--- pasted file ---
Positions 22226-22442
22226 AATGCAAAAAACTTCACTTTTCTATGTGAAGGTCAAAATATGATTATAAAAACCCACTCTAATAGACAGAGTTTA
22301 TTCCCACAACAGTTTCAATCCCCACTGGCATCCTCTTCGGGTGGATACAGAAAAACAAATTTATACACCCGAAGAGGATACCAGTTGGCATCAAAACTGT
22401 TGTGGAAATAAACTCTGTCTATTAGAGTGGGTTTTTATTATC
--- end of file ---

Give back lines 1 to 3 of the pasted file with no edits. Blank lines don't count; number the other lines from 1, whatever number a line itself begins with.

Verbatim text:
Positions 22226-22442
22226 AATGCAAAAAACTTCACTTTTCTATGTGAAGGTCAAAATATGATTATAAAAACCCACTCTAATAGACAGAGTTTA
22301 TTCCCACAACAGTTTCAATCCCCACTGGCATCCTCTTCGGGTGGATACAGAAAAACAAATTTATACACCCGAAGAGGATACCAGTTGGCATCAAAACTGT